Many heavy civil and construction contractors today are turning to intelligent construction technology, including virtual construction methods, digitally connected jobsites, more sophisticated data collection and automatic machine control systems to reduce risks and improve productivity both on the jobsite and in the office. Part of this move toward increased technology adoption stems from the fact that intelligent construction technology has evolved significantly over the last several years, making it more accessible to a wider variety of users.
It is not a stretch to say today’s construction technology is much easier to use than solutions offered in the past. The user interface (UI) of construction technology like machine guidance, GPS solutions, handheld GNSS data collectors or even modeling software has been completely revamped and built on the familiar operating systems like Android. In the case of machine control, the in-cab devices themselves are also more user-friendly and often include large, touch-screen displays, more intuitive menus, and simplified navigation systems that reflect how operators work.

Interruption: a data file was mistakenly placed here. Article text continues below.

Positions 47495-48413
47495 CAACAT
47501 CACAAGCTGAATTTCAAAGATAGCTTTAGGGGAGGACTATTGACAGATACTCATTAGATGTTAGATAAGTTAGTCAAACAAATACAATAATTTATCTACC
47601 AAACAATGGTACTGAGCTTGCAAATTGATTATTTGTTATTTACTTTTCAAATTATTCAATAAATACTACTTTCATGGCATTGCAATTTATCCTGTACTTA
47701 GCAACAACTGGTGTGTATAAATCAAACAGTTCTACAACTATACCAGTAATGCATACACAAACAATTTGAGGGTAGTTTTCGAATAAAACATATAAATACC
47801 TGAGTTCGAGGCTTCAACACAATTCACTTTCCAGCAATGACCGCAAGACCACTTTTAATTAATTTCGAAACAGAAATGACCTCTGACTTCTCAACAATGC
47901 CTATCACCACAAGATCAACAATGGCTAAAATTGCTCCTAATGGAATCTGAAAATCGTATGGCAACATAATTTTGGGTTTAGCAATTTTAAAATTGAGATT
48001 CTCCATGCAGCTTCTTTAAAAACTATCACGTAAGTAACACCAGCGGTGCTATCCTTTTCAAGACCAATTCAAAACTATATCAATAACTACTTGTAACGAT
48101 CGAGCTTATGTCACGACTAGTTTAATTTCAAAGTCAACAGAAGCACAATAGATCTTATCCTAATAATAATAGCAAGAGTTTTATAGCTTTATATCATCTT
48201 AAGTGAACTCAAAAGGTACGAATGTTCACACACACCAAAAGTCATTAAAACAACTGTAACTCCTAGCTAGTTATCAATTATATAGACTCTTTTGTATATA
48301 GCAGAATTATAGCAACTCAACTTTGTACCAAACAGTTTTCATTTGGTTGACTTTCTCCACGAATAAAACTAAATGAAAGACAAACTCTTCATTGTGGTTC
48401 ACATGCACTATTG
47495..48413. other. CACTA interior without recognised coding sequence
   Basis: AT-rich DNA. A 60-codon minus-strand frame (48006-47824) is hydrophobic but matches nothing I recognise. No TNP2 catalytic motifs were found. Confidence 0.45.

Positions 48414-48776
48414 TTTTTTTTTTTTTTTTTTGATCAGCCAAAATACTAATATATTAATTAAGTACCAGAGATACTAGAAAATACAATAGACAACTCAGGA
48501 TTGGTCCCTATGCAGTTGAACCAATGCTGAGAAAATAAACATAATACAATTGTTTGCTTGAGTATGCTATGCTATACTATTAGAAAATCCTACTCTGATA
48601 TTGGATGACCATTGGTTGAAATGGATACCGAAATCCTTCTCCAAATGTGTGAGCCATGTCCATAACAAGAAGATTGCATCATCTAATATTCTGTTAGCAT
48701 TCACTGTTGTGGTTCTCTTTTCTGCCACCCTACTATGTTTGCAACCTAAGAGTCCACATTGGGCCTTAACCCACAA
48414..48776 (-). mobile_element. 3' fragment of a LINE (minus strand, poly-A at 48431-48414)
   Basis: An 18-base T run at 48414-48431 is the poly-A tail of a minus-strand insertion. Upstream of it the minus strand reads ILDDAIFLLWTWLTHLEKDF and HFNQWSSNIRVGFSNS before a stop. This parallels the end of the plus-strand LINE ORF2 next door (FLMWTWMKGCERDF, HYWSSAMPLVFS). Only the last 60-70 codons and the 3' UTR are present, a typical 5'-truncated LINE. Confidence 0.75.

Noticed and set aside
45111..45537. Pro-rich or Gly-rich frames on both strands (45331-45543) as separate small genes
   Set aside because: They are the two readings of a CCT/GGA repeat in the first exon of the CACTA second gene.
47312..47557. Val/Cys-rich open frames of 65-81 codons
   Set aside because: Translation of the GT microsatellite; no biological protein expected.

Although making construction software more user-friendly is a big driver of adoption, it is not the only one. There are many factors making intelligent construction technology more accessible to more people, many of which drive production, efficiency and overall jobsite performance.
Automatics Improve Production